Icelandic DPA fines InfoMentor

Icelandic DPA fines InfoMentor

Icelandic DPA fines InfoMentor for a data breach affecting hundreds of children from 2019.

 

The Icelandic Data Protection Authority has fined the company InfoMentor EUR 23,100 for not ensuring the proper security of personal data of several data subjects, mainly affecting children. According to this report from the EDPB, in an incident reported in February 2019, their system, Mentor, an information system for schools and other parties, which provides  services for working primarily with children,was subject to a data breach. A vulnerability on their part, led to the six-digit system number of each user being visible in the URL address of a particular page within the Mentor system. This resulted in unauthorised parties gaining access to the personal information of these students, including the national identification numbers and avatars of over 400 children. 

 

At its core, this data breach was caused primarily by human error, including a delay in fixing a vulnerability that the company had been aware of. 

 

InfoMentor acknowledged that the company had been aware of the vulnerability which led to this data breach, and that a solution had already been created. However, due to human error, the solution was not fully implemented into their Mentor system until after the data breach had already occurred. This data breach could have been avoided, had those vulnerabilities been addressed once the relevant persons had been made aware of them. In addition, InfoMentor sent national identification numbers of students affected by the data breach to the wrong schools and data protection officers in error.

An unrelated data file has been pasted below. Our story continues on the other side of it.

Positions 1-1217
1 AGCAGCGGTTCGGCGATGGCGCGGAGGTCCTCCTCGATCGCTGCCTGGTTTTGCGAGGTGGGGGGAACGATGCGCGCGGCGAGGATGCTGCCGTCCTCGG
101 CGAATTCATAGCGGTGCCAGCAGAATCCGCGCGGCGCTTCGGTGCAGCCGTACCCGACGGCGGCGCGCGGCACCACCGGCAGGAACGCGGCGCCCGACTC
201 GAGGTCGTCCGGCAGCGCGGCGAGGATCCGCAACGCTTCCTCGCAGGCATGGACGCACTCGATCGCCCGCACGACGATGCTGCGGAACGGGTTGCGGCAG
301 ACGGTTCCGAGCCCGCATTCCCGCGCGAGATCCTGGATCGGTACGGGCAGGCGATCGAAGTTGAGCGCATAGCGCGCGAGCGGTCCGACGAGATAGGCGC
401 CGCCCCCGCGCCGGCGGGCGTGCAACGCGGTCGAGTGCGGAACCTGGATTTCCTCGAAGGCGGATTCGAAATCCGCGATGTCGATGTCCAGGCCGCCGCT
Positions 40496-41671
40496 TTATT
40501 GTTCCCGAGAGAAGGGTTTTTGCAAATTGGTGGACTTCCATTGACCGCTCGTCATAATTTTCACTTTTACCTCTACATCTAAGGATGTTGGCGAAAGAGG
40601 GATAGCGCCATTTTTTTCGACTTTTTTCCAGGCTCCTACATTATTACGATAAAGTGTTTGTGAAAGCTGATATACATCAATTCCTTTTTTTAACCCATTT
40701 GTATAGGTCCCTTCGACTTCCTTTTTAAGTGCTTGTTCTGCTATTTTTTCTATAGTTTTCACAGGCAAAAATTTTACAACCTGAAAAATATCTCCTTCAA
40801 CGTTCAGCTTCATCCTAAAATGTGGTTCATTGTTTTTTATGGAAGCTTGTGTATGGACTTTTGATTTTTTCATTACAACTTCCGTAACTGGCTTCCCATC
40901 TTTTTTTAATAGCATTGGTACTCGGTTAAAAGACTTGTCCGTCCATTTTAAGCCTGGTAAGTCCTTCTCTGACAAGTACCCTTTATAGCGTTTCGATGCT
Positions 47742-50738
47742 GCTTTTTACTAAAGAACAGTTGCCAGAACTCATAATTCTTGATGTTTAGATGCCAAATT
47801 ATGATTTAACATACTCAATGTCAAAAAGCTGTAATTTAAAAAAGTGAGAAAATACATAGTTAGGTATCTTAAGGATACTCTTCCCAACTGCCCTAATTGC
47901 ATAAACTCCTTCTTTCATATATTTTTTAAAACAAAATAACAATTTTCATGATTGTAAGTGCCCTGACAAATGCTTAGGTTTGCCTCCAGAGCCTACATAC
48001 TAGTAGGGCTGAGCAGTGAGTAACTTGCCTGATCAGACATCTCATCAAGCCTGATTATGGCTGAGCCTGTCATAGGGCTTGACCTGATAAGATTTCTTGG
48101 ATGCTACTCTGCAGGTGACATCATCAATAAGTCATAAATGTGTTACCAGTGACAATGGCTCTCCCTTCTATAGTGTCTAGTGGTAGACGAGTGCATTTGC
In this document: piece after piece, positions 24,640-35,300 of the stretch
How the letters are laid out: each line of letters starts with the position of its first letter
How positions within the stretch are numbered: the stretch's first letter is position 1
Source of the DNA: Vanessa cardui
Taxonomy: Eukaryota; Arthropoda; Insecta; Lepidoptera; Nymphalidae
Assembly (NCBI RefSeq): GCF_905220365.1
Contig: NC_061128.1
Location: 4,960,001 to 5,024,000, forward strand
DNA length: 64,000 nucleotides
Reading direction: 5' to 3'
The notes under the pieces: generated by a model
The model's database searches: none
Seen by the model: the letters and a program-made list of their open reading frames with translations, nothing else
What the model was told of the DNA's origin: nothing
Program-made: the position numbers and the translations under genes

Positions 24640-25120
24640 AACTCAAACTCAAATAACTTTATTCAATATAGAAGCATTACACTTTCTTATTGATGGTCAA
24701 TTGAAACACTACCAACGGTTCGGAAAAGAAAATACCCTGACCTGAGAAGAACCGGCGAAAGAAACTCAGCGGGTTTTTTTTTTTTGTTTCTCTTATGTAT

The Icelandic DPA fined InfoMentor based on the number of data subjects affected, and the fact that those affected were children.

 

The rights and freedoms of children were directly affected by this data breach. The most significant factors considered by the Icelandic DPA  in determining the administrative fine were the number of data subjects directly and potentially affected, and the fact that the data subjects are children. The Icelandic DPA also considered that InfoMentor‘s main activity is the development and operation of an information system intended for schools and other entities working with children. On the plus side, there was no indication of harm suffered by the data subjects as a result of this breach. In addition, InfoMentor has taken numerous steps to improve their  security and address the vulnerabilities which caused this breach, affecting the personal data within their system.